The paper empirically re-examines the role of national institutions and trans-national social spaces in accounting for variations in CSR practices. Based on a longitudinal study of corporate social reporting in UK and Germany, the paper concludes that corporate stakeholder salience patterns are outcomes of interaction effects between national institutional boundaries and trans-national social spaces. It pushes the institutionalist frontier of research to corporate stakeholder salience – which is a precursor and intrinsic to both corporate accountability and corporate social responsibility. In addition, it opens a new vista of looking at corporate social reports – i.e. not only as artefacts of accountability, but also carriers and reflectors of national and trans-national characteristics and influences. The paper finally highlights implications of the findings for CSR and comparative capitalism research, respectively.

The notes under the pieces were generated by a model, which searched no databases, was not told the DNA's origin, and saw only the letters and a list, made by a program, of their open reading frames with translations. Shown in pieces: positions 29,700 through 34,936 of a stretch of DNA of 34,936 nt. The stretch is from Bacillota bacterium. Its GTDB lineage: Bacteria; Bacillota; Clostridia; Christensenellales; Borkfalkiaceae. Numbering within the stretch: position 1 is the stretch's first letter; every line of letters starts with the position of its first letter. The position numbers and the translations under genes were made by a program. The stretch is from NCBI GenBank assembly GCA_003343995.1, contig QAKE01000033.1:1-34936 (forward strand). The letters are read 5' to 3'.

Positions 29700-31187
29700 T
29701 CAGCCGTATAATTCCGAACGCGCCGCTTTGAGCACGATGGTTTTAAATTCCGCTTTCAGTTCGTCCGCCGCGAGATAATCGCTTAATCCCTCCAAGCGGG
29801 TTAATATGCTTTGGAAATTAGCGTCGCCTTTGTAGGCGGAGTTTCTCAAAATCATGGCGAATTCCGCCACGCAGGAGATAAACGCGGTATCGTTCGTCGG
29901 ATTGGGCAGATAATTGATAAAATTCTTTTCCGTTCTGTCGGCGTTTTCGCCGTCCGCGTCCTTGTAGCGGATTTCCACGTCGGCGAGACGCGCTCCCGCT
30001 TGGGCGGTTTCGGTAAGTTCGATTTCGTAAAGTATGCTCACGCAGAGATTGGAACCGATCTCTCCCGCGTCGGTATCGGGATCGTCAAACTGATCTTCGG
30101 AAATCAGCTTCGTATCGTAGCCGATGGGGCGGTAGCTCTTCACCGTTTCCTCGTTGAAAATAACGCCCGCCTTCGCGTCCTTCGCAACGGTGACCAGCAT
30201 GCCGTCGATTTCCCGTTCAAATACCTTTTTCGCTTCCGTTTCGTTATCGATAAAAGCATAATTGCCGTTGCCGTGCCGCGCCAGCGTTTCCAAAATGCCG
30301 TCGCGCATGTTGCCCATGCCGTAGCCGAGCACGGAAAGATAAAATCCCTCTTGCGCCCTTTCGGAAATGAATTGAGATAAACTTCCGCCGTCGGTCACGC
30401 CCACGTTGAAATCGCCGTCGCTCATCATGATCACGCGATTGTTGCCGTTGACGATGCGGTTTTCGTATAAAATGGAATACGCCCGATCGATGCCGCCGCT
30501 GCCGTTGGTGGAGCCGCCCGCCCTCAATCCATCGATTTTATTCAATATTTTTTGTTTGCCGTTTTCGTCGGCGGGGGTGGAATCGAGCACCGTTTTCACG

Key Words: Comparative CSR, Varieties of Capitalism, Transnational Social Space
Centre for the Study of Globalisation and Regionalisation (CSGR)
University of Warwick
CV4 7AL Coventry (UK)